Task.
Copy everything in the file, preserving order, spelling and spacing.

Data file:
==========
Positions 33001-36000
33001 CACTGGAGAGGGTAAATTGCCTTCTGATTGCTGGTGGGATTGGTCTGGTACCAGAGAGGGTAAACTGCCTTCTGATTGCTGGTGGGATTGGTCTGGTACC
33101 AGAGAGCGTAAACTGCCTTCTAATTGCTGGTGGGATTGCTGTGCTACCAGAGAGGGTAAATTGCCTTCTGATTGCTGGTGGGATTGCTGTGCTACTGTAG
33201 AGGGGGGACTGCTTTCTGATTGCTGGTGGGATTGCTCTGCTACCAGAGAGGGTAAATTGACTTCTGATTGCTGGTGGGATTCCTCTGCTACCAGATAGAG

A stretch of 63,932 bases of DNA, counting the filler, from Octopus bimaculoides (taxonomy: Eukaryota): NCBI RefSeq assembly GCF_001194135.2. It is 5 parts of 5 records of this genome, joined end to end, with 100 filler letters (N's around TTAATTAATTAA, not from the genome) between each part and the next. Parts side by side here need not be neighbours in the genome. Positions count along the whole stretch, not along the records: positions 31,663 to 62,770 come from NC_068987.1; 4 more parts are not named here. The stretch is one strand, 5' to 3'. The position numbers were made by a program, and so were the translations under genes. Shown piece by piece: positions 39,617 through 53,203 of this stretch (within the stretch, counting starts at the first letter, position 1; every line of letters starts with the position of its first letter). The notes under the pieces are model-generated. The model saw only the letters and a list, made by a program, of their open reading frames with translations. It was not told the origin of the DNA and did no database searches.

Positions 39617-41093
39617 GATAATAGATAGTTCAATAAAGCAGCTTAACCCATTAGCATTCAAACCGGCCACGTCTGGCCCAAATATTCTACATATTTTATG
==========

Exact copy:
Positions 33001-36000
33001 CACTGGAGAGGGTAAATTGCCTTCTGATTGCTGGTGGGATTGGTCTGGTACCAGAGAGGGTAAACTGCCTTCTGATTGCTGGTGGGATTGGTCTGGTACC
33101 AGAGAGCGTAAACTGCCTTCTAATTGCTGGTGGGATTGCTGTGCTACCAGAGAGGGTAAATTGCCTTCTGATTGCTGGTGGGATTGCTGTGCTACTGTAG
33201 AGGGGGGACTGCTTTCTGATTGCTGGTGGGATTGCTCTGCTACCAGAGAGGGTAAATTGACTTCTGATTGCTGGTGGGATTCCTCTGCTACCAGATAGAG

A stretch of 63,932 bases of DNA, counting the filler, from Octopus bimaculoides (taxonomy: Eukaryota): NCBI RefSeq assembly GCF_001194135.2. It is 5 parts of 5 records of this genome, joined end to end, with 100 filler letters (N's around TTAATTAATTAA, not from the genome) between each part and the next. Parts side by side here need not be neighbours in the genome. Positions count along the whole stretch, not along the records: positions 31,663 to 62,770 come from NC_068987.1; 4 more parts are not named here. The stretch is one strand, 5' to 3'. The position numbers were made by a program, and so were the translations under genes. Shown piece by piece: positions 39,617 through 53,203 of this stretch (within the stretch, counting starts at the first letter, position 1; every line of letters starts with the position of its first letter). The notes under the pieces are model-generated. The model saw only the letters and a list, made by a program, of their open reading frames with translations. It was not told the origin of the DNA and did no database searches.

Positions 39617-41093
39617 GATAATAGATAGTTCAATAAAGCAGCTTAACCCATTAGCATTCAAACCGGCCACGTCTGGCCCAAATATTCTACATATTTTATG